Advice You Shouldn't Listen To Pt. III

Wednesday, February 7, 2018

I've put up a couple of these posts in the past, gathering pieces of advice or sayings that are commonly passed around but that I disagree with, to a certain extent. The first post was back in September 2016, and the second was last January. Now I'm back for another round.

While it's a list of only three, they're three that I think are important to consider. Because not all of the advice on the Internet is worth listening to.

No pain, no gain.
I agree with the notion that you can't achieve what you want without putting in some work. It's the pain aspect that I disagree with. I got thinking about this after reading one of Adriene Mishler's weekly newsletters last month, where she said, "If you are seeking transformation, remember we don't always have to be in pain to gain. (In fact, let's not and say we did.)" And I agree. Let's gain and let's enjoy it along the way.

Especially when it comes to fitness, you don't have to be in pain to make progress. Not feeling sore afterward doesn't mean you didn't get a good workout in. Work toward your goals, but don't hurt yourself along the way.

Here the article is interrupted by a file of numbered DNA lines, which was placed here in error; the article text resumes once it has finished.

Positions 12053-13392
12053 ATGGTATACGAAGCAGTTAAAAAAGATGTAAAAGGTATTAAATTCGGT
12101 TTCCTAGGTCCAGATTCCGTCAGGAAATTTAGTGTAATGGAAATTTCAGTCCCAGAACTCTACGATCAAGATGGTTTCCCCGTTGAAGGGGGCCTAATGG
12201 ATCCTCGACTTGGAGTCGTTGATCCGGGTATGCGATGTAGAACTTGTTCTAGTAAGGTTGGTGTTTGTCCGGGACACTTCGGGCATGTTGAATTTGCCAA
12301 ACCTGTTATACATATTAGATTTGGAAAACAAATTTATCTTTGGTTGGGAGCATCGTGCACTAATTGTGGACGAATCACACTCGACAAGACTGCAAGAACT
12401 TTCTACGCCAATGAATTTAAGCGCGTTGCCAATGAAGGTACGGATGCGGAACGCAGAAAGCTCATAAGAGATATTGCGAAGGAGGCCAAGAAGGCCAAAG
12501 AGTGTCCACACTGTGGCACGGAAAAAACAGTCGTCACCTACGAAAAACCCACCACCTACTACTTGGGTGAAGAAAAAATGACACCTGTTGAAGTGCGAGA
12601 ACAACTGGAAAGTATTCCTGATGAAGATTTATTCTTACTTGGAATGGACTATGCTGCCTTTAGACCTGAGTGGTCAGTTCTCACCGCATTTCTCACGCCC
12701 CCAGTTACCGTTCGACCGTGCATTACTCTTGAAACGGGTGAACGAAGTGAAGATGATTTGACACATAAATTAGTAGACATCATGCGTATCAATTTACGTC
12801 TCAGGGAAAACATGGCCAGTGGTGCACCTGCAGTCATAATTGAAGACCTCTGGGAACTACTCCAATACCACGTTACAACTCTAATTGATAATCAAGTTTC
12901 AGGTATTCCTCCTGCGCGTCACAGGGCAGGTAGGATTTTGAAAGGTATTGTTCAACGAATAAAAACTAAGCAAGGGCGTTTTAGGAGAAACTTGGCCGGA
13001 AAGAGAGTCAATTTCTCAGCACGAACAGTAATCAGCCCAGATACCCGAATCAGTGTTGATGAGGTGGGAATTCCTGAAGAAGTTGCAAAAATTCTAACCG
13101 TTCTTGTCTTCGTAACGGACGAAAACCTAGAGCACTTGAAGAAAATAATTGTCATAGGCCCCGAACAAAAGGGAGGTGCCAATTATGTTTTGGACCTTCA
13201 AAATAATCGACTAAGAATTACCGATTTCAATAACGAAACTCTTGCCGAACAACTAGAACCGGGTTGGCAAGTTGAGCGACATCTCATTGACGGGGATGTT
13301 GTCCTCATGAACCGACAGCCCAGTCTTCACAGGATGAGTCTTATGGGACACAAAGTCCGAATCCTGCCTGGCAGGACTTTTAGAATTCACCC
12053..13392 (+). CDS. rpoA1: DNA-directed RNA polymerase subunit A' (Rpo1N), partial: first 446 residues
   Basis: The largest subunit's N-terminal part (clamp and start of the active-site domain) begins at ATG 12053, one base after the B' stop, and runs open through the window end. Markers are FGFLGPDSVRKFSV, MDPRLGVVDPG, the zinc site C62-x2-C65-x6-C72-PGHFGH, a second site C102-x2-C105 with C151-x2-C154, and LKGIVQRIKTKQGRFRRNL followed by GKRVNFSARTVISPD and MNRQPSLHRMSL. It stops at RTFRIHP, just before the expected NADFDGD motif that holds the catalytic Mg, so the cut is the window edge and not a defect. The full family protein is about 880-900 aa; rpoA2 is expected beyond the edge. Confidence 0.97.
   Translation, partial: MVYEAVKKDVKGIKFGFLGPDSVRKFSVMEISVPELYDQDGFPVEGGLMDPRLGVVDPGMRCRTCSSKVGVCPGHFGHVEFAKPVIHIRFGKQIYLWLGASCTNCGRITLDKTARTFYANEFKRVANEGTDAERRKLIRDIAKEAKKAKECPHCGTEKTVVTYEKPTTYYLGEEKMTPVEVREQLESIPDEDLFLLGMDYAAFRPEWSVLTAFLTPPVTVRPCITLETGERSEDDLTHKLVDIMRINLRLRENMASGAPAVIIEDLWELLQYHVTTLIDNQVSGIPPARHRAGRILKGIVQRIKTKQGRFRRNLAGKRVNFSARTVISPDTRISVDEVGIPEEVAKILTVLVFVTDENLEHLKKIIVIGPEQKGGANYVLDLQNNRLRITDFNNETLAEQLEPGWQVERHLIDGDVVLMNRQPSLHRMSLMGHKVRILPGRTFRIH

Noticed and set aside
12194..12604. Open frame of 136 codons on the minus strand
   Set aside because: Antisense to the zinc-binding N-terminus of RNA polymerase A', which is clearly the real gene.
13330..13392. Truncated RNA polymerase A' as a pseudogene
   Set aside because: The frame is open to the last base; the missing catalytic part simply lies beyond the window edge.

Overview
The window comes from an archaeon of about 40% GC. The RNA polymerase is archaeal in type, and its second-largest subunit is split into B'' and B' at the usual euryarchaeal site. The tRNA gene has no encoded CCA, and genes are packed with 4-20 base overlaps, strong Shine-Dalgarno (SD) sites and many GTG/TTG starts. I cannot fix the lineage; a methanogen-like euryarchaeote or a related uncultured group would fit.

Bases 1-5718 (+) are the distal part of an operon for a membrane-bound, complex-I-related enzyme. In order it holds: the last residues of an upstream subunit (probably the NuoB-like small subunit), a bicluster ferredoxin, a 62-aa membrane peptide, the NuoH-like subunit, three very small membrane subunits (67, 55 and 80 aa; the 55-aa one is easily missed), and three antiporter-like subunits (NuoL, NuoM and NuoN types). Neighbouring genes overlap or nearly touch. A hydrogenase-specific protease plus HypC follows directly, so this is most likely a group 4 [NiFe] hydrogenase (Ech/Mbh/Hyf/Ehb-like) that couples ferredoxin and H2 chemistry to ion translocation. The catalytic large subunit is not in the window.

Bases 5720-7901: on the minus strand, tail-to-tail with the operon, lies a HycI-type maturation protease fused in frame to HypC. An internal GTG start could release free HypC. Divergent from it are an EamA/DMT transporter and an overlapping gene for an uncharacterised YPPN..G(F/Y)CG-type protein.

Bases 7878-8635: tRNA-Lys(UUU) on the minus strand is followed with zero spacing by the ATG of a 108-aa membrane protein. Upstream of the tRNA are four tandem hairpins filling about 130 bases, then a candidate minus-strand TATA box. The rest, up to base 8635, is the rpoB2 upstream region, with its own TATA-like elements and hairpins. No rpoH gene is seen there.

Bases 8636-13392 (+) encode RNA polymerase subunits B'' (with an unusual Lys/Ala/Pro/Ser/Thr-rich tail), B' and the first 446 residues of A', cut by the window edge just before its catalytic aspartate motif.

College is the best four years of your life.
As much as I enjoyed college, I sure hope those four years weren't the best of my entire life. There are three reasons why we need to retire this phrase.

First, for some of us, it's just not true. It's not the best four years, and being told that they are can be discouraging. For me, my sophomore year in particular was very not-great, and I remember thinking about this saying and feeling even worse because a time that was supposed to be a highlight of my life was turning out to be a notably bad experience. The reality is that there are people who loved college, people who hated it, and people who end up somewhere in the middle. All of us move on anyway.

Second, a lot of people choose not to go to college, and we shouldn't make them feel like they're missing out on the best years of their life. They're not.

Third, if true, it's actually kind of sad. We graduate at 22 and it's all downhill from there? What a bummer.

For those unfamiliar, this is referring to exercising. Working out on the weekend? #NoDaysOff. Working out the morning of a holiday? #NoDaysOff. It's a motto with good intentions that can actually end up creating an unhealthy lifestyle or mindset. Days off aren't a bad thing. In fact, they're essential. If you don't take any days off from the gym, hats off to you for your motivation but you're bound to push yourself too far and burn out. Your muscles need rest. Remember that taking days off doesn't mean you're any less dedicated to your fitness goals.

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